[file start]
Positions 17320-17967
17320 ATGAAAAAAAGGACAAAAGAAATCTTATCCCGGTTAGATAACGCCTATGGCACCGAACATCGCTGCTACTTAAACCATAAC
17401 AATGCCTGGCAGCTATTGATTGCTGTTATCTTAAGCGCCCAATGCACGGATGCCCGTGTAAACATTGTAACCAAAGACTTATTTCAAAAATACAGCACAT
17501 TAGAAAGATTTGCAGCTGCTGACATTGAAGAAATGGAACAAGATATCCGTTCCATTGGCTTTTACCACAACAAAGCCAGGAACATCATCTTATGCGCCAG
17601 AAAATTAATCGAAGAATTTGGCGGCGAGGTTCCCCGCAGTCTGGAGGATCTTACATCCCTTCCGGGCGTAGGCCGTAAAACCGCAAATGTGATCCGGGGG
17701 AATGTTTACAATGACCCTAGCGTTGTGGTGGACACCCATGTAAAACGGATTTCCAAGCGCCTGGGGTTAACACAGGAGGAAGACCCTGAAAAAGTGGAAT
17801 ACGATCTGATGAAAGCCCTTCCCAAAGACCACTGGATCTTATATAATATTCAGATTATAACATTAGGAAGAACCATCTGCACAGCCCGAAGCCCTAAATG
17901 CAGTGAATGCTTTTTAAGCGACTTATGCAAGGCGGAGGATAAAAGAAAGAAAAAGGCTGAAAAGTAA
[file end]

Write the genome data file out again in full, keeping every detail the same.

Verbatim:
Positions 17320-17967
17320 ATGAAAAAAAGGACAAAAGAAATCTTATCCCGGTTAGATAACGCCTATGGCACCGAACATCGCTGCTACTTAAACCATAAC
17401 AATGCCTGGCAGCTATTGATTGCTGTTATCTTAAGCGCCCAATGCACGGATGCCCGTGTAAACATTGTAACCAAAGACTTATTTCAAAAATACAGCACAT
17501 TAGAAAGATTTGCAGCTGCTGACATTGAAGAAATGGAACAAGATATCCGTTCCATTGGCTTTTACCACAACAAAGCCAGGAACATCATCTTATGCGCCAG
17601 AAAATTAATCGAAGAATTTGGCGGCGAGGTTCCCCGCAGTCTGGAGGATCTTACATCCCTTCCGGGCGTAGGCCGTAAAACCGCAAATGTGATCCGGGGG
17701 AATGTTTACAATGACCCTAGCGTTGTGGTGGACACCCATGTAAAACGGATTTCCAAGCGCCTGGGGTTAACACAGGAGGAAGACCCTGAAAAAGTGGAAT
17801 ACGATCTGATGAAAGCCCTTCCCAAAGACCACTGGATCTTATATAATATTCAGATTATAACATTAGGAAGAACCATCTGCACAGCCCGAAGCCCTAAATG
17901 CAGTGAATGCTTTTTAAGCGACTTATGCAAGGCGGAGGATAAAAGAAAGAAAAAGGCTGAAAAGTAA